And by hefty, we actually mean a minuscule 100 euros. That equates to around 109 USD, pocket change for any F1 team or Sir Hamilton himself, but actually pretty steep from a price-to-speed perspective.
As reported by Crash.net, it went down during practice for this weekend's Austrian Grand Prix practice, where the Mercedes-piloting Briton was clocked driving at 80.2 kilometers an hour through the pitlane. That's 0.2 kilometers above the limit. For context, a sloth, the world's slowest known mammal, can move at 1.6 kilometers per hour.
Mercedes wasn't the only team fined for this infraction, either, as Fernando Alonso was caught in the act raging up to 0.8 kilometers an hour over the limit around the same time. Maniac!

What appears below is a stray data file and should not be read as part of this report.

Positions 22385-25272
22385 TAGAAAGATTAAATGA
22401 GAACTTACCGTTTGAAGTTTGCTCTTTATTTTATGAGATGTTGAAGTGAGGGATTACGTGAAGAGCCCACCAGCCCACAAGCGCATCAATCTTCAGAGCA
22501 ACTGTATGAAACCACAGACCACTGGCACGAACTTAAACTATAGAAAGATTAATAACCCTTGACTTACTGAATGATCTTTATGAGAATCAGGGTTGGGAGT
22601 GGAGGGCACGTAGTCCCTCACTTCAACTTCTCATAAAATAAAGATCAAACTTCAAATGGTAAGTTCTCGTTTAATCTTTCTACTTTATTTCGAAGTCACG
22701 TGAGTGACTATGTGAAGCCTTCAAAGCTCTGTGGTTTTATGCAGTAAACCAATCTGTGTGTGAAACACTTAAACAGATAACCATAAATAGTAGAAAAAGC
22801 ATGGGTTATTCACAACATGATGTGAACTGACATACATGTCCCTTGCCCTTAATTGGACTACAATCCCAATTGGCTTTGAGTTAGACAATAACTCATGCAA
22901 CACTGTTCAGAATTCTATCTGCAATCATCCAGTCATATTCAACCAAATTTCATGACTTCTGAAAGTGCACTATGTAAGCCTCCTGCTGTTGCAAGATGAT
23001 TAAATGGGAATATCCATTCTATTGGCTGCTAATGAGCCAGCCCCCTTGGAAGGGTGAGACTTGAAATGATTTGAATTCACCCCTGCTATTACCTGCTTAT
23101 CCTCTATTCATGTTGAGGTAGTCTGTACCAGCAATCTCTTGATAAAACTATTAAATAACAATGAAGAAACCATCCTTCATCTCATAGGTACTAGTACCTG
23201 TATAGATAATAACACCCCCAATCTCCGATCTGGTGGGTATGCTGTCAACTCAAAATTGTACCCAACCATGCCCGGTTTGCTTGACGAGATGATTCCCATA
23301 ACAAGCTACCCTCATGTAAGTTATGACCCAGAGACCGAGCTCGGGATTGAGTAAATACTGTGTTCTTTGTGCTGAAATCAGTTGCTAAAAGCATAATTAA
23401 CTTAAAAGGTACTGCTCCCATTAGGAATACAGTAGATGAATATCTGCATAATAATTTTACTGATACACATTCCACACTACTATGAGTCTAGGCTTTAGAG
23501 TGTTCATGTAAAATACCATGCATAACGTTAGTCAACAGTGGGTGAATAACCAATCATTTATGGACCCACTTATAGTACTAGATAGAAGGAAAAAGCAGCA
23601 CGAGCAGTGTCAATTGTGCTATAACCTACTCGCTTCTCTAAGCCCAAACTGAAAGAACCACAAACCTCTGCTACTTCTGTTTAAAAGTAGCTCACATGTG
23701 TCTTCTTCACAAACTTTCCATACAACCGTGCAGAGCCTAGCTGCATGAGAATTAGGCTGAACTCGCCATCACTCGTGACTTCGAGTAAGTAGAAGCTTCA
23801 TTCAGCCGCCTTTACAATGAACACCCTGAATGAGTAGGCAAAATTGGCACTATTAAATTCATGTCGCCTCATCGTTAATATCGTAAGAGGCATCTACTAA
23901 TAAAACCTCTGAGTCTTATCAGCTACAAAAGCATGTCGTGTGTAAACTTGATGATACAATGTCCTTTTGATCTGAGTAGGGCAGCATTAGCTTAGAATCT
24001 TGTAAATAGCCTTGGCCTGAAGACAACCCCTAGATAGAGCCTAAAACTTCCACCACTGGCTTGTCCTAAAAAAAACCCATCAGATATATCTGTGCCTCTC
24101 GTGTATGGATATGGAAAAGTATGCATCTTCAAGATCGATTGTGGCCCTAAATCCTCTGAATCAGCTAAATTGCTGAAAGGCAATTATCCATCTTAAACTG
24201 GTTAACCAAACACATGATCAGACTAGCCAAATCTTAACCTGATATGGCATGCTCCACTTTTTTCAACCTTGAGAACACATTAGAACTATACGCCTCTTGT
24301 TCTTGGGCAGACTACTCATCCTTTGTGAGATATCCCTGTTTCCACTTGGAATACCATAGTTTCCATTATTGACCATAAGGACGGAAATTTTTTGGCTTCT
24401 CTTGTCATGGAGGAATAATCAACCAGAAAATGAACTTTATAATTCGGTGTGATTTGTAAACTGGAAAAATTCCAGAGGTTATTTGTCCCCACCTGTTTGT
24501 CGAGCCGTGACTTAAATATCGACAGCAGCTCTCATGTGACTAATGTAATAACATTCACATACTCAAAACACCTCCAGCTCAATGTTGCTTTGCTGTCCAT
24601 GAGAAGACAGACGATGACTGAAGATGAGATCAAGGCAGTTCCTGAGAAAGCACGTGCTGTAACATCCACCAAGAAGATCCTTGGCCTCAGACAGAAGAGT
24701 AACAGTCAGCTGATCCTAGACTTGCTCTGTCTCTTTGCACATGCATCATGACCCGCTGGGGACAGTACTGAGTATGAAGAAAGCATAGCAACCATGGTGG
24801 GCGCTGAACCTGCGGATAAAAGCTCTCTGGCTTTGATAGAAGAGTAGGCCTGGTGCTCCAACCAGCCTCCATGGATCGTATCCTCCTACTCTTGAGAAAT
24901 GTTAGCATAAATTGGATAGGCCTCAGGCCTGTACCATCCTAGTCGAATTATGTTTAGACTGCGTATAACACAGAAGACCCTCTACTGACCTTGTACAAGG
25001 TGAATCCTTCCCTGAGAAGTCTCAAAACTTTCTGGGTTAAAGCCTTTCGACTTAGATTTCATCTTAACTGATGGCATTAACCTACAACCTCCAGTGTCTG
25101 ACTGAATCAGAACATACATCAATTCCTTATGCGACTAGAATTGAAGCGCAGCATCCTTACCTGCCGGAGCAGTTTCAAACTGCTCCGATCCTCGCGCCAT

Joking aside, rules are rules, and what good is any rule—especially one concerning safety—if they all aren't thoroughly enforced? Plus, there used to not be a speed limit, which is wild to think about.
But still, it seems like an awfully small amount. According to Crash.net, the fine is 100 euros per km over the limit and only goes up to 1,000 euros. This begs the question: What happens if racers non-figuratively turn it up to 11 (or higher) and blitz through with reckless abandon? Is it still just 1,000 euros, or could the FIA lay down la loi and penalize even harder?
On the flip side, I mentioned above that it's pretty hefty when you think about it—imagine if similar fee structures translated to street driving. In certain cases, I bet it'd be welcome, like sticking it to the assholes out there who don't obey school zone limits. Although, in that case, I don't think I'm alone in saying that starting at 100 in local currency, and then not capping it at all per mile/kilometer over, wouldn't be a bad idea.